Gawker Passwords, etc. #

random($foo) is the personal site of Leonard Lin, where I collect shiny things and publish original writing and code. more »

I have work deadlines, so I haven’t been able to been able to write a well constructed post about this, however, a few things:

  • To check if you had a Gawker account (there are 1.25M of them, so you might have one even if you didn’t realize it) I recommend: http://gawkercheck.com/. Note: even if your password wasn’t unhashed, consider it compromised. These passwords are encrypted with DES crypt, which is not adequate to stop attackers. The keyspace is too small. For more info on DES (and probably the best post-mortem so far), see this Forbes blog post.
  • This is as good a time as any to manage your passwords properly. A lot of people (including me) are using 1Password. It’s currently available as part of the MacUpdate December 2010 Software Bundle. LastPass also looks like a good solution and is free ($12/yr for mobile support). PwdHash and KeePass are also options.
  • According to the FAQ, Gawker claims to be sending emails eventually (and some people are doing so as well now). What I did last night, and maybe a good thing to do for your friends if you are an uber-geek is to go through your friends list and grep through the torrent database and them personally know if their account has been compromised, especially if the password has been unhashed.
  • Oh, lastly, if you’re a geek w/ your hash and want to check on whether it’s a reused password or not, you can pretty easily fire up a python shell and see if it matches:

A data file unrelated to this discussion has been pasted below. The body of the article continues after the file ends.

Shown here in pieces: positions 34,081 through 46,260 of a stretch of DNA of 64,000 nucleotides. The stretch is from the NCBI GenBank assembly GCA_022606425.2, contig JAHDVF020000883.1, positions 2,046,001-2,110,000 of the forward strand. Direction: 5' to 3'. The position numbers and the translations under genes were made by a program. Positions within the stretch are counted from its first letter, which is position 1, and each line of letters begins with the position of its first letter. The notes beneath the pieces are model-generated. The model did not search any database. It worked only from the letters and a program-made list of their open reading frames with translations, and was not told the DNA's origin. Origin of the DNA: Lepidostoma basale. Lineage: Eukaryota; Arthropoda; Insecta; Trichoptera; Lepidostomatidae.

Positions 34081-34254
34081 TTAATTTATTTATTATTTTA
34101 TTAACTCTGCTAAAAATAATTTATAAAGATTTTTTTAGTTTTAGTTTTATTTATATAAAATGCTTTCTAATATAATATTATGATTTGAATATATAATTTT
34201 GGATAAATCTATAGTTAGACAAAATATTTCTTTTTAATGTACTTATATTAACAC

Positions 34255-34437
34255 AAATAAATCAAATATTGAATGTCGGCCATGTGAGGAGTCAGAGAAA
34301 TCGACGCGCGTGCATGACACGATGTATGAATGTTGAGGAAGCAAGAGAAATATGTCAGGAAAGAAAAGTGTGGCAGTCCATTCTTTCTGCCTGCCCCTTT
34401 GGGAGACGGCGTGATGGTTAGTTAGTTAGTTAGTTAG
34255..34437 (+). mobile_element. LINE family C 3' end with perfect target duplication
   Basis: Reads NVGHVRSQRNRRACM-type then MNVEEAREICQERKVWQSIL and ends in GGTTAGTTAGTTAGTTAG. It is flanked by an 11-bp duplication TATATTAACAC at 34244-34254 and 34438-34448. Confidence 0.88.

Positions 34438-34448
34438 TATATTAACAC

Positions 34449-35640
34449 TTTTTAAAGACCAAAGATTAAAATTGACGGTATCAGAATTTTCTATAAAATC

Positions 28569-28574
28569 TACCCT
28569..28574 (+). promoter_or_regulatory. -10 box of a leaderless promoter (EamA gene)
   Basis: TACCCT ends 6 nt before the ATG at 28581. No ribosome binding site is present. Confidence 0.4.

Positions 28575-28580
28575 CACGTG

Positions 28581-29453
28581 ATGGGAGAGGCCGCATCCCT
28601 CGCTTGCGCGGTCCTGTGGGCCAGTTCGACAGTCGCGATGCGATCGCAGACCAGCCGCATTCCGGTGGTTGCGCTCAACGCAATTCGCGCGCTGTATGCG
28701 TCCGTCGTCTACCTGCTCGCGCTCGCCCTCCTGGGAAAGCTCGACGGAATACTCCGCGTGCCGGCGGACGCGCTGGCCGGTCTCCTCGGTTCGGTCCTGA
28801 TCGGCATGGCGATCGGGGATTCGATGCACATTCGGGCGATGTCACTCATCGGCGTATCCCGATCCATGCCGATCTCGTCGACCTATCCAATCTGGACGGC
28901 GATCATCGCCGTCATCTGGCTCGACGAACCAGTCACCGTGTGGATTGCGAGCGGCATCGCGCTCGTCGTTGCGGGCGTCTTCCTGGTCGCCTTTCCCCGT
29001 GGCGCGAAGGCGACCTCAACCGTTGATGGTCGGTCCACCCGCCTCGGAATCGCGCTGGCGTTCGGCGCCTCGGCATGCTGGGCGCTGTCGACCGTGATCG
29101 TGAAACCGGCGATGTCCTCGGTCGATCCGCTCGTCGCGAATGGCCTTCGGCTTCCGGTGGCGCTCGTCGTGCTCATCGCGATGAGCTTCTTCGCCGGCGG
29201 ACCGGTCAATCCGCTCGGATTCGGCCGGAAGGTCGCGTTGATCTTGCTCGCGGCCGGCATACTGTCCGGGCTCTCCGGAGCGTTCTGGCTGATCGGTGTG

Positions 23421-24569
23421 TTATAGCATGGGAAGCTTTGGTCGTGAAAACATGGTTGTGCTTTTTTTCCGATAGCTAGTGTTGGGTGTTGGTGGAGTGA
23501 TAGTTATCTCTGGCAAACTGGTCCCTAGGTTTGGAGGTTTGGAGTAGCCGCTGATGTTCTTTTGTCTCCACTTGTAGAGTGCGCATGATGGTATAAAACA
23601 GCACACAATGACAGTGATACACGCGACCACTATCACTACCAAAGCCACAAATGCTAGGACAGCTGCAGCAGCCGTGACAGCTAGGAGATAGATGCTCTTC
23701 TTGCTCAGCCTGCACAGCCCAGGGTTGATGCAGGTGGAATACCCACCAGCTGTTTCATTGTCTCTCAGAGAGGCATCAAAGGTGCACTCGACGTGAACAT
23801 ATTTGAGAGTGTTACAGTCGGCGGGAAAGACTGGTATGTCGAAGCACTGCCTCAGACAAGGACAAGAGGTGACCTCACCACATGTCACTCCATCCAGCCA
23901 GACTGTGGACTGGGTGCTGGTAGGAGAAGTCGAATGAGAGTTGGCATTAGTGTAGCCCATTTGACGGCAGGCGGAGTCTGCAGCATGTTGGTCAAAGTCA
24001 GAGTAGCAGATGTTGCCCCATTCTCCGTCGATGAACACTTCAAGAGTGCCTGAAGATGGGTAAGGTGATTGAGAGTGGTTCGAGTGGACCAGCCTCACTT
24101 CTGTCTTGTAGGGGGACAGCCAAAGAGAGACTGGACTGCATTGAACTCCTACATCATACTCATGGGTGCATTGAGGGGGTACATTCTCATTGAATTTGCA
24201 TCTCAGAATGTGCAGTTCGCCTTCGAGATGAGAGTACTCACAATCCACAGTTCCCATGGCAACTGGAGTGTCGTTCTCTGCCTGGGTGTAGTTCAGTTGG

password = 'your_password'
    hash = 'your_hash'
    salt = hash[0:2]
    import crypt
    crypt.crypt(password, salt)

    If you’re not sure though, audit your passwords anyway when you have a spare hour or two. You’ll feel better, trust me.

  • David

    What does it mean if the hash generated here does not equal the one in the file?

  • http://randomfoo.net/ lhl

    It means that the password is different. You can test to see if you're doing it right by comparing some decrypted passwords from parsed_db to the hash in full_db. If those don't match it means you've typed wrong or something.

  • bon

    from python example above, does it means salt is first two characters of crypted password from full_db?
    crypt.crypt(password, salt) == hash # -> means password variable contains password i used to create account

  • http://randomfoo.net/ lhl